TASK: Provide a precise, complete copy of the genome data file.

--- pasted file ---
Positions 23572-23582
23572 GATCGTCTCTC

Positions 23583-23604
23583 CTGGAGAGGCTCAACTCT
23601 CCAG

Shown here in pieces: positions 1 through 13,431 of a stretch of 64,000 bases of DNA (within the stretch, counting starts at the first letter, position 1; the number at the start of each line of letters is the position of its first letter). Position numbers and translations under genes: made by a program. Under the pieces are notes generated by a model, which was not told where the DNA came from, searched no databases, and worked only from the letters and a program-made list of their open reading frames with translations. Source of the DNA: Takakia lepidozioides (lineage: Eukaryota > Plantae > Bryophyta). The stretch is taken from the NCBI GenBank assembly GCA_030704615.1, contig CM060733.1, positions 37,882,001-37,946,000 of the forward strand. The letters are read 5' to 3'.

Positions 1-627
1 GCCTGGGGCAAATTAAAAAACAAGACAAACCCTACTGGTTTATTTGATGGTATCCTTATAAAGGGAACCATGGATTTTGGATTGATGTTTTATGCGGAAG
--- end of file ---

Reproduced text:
Positions 23572-23582
23572 GATCGTCTCTC

Positions 23583-23604
23583 CTGGAGAGGCTCAACTCT
23601 CCAG

Shown here in pieces: positions 1 through 13,431 of a stretch of 64,000 bases of DNA (within the stretch, counting starts at the first letter, position 1; the number at the start of each line of letters is the position of its first letter). Position numbers and translations under genes: made by a program. Under the pieces are notes generated by a model, which was not told where the DNA came from, searched no databases, and worked only from the letters and a program-made list of their open reading frames with translations. Source of the DNA: Takakia lepidozioides (lineage: Eukaryota > Plantae > Bryophyta). The stretch is taken from the NCBI GenBank assembly GCA_030704615.1, contig CM060733.1, positions 37,882,001-37,946,000 of the forward strand. The letters are read 5' to 3'.

Positions 1-627
1 GCCTGGGGCAAATTAAAAAACAAGACAAACCCTACTGGTTTATTTGATGGTATCCTTATAAAGGGAACCATGGATTTTGGATTGATGTTTTATGCGGAAG